It is important to take precautions against common travel illnesses so that your family stays healthy on your trip.
A: Some common travel illnesses to look out for include influenza, or the flu, and gastroenteritis. These illnesses can occur when travelling to colder climates as viruses multiply more easily and survive longer in cold environments. They can also occur when there is a seasonal flu outbreak or food or surface contamination.
Some people with the flu may run a high fever. Other common symptoms include a cough, runny nose and sore throat. Children, the elderly and pregnant women are at a higher risk for complications like pneumonia.
Gastroenteritis is quite common among travellers too. It can cause vomiting, diarrhoea, abdominal pain and fever. Gastroenteritis may spread from one person to another or when someone touches contaminated food or surfaces. It is important to consult a doctor, especially if you have symptoms of severe gastroenteritis, such as persistent vomiting or severe diarrhoea, which can cause dehydration.
A: Make sure that you are fit to travel before any trip. If you feel unwell, consult a doctor who can assess your condition and advise whether you should postpone the trip. You may also consider getting influenza vaccines. The flu vaccination usually takes effect in about two weeks, thus it’s better to plan for it a few weeks before your trip.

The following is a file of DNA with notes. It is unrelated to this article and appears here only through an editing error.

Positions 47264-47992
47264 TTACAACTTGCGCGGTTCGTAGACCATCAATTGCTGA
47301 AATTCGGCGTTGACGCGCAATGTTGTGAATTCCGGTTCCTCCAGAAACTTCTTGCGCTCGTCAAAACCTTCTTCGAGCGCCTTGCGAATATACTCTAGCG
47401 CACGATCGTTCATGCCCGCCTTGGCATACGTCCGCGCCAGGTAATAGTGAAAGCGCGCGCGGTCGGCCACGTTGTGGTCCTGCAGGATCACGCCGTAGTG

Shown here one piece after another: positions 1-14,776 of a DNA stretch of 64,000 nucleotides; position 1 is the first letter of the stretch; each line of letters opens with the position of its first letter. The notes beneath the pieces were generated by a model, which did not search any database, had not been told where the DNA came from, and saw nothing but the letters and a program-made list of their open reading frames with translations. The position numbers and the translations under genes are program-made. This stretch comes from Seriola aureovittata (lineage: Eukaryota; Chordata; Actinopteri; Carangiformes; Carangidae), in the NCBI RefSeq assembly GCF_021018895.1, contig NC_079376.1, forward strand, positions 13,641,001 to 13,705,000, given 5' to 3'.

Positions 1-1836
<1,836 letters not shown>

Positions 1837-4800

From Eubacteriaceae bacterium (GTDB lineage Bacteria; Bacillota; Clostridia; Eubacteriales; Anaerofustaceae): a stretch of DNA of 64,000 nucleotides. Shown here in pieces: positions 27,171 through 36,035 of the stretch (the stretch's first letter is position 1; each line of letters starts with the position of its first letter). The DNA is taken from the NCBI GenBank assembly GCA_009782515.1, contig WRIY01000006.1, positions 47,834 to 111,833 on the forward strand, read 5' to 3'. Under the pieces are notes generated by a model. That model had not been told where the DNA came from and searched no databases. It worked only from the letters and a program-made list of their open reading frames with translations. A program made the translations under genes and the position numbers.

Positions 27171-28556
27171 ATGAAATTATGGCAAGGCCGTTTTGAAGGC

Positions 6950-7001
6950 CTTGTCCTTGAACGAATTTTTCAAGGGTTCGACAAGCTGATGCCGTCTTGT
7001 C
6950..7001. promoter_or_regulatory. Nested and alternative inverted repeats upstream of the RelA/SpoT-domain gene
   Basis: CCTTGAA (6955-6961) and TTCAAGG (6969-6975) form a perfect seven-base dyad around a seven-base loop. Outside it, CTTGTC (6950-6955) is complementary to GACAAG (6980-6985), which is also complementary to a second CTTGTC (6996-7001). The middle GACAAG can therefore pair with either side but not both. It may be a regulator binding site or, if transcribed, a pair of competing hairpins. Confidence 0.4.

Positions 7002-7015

Q: What are some other travel tips to help prevent illnesses?
- Practise food and water safety and hygiene
Avoid food that is raw or undercooked, and be careful about eating food bought from street vendors. Drink water from clean sources. Do also wash your hands thoroughly with soap and water after using the toilet and before meals.
- Bring a first-aid kit and medications for common illnesses
Some suggested items to bring along on your trip include plasters, bandages, gauze, cleaning solution, topical antibiotic ointment, a thermometer and medications for pain, fever, flu, vomiting, diarrhoea and motion sickness.
- Seek emergency care if symptoms are severe
Do not wait until you return to Singapore to seek medical attention as your condition may deteriorate.
- Check travel advisories
The Centers for Disease Control and Prevention puts up travel notices about disease outbreaks on its website (wwwnc.cdc.gov/travel/notices). Travellers should stay informed and avoid these areas where possible. Pre-travel vaccination may be advised in certain cases.
In the last few years, there have been measles outbreaks. Avoid travelling to affected regions with infants who have not been immunised.
Dr Oh Jen Jen
Head and consultant, 24-hr Clinic and Emergency Services, Mount Alvernia Hospital
Dr Timothy Tan
Resident medical officer, 24-hr Clinic and Emergency Services, Mount Alvernia Hospital
— Brought to you by Mount Alvernia Hospital —